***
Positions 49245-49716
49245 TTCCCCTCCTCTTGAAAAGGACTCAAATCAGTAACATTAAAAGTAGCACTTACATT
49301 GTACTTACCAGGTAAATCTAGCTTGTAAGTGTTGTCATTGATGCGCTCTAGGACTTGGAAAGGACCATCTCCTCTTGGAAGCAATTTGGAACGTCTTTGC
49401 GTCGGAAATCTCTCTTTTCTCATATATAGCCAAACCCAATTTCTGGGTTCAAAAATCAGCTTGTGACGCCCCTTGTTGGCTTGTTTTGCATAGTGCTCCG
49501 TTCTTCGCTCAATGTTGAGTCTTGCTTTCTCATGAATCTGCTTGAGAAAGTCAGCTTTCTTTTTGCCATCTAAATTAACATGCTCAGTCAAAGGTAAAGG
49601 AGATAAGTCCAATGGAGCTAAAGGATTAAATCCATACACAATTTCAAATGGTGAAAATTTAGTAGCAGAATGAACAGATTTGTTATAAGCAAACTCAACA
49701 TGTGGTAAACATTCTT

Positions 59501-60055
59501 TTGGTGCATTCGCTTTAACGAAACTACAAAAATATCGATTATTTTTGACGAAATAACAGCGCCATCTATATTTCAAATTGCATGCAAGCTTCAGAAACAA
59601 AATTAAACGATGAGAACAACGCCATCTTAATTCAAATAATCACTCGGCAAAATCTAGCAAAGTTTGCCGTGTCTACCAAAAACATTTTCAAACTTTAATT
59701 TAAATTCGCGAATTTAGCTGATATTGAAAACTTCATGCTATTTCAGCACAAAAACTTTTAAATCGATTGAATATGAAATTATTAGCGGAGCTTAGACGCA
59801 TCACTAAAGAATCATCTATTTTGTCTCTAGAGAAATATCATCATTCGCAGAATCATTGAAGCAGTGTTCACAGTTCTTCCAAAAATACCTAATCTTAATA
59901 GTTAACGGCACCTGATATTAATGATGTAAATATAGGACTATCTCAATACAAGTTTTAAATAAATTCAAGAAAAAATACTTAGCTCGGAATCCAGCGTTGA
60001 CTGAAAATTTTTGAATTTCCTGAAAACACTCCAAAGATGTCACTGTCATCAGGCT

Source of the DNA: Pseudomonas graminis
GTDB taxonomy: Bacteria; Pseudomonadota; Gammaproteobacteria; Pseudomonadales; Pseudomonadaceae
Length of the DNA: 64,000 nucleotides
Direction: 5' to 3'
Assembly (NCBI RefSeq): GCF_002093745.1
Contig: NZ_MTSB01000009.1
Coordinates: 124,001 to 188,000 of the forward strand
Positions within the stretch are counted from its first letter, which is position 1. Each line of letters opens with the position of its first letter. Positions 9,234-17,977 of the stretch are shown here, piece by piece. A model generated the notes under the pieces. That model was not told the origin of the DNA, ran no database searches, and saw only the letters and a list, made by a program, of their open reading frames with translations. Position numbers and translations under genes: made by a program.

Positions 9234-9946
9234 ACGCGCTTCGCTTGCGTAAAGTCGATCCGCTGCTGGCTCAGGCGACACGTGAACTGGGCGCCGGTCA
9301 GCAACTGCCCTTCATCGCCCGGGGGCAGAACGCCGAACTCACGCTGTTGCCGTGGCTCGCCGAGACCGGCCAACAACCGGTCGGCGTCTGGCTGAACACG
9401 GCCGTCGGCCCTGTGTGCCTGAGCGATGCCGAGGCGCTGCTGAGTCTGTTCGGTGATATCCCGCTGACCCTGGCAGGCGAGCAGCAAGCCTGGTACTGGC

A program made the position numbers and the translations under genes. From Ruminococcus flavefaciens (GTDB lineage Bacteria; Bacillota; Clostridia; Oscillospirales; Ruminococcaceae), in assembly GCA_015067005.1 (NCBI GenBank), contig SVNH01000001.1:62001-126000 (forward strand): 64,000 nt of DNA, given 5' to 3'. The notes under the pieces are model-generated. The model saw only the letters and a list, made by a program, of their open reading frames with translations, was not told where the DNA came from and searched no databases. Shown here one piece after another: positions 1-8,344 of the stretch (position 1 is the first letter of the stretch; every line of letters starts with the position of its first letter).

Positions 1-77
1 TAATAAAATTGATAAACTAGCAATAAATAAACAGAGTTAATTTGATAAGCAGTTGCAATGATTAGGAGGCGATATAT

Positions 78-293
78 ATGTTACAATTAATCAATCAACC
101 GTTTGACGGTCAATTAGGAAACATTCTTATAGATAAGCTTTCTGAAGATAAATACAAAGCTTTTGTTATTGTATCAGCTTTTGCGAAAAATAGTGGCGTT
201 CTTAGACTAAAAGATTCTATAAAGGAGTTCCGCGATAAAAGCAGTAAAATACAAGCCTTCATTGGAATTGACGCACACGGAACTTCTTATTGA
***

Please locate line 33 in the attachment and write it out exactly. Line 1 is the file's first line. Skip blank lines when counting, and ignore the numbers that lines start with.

201 CTTAGACTAAAAGATTCTATAAAGGAGTTCCGCGATAAAAGCAGTAAAATACAAGCCTTCATTGGAATTGACGCACACGGAACTTCTTATTGA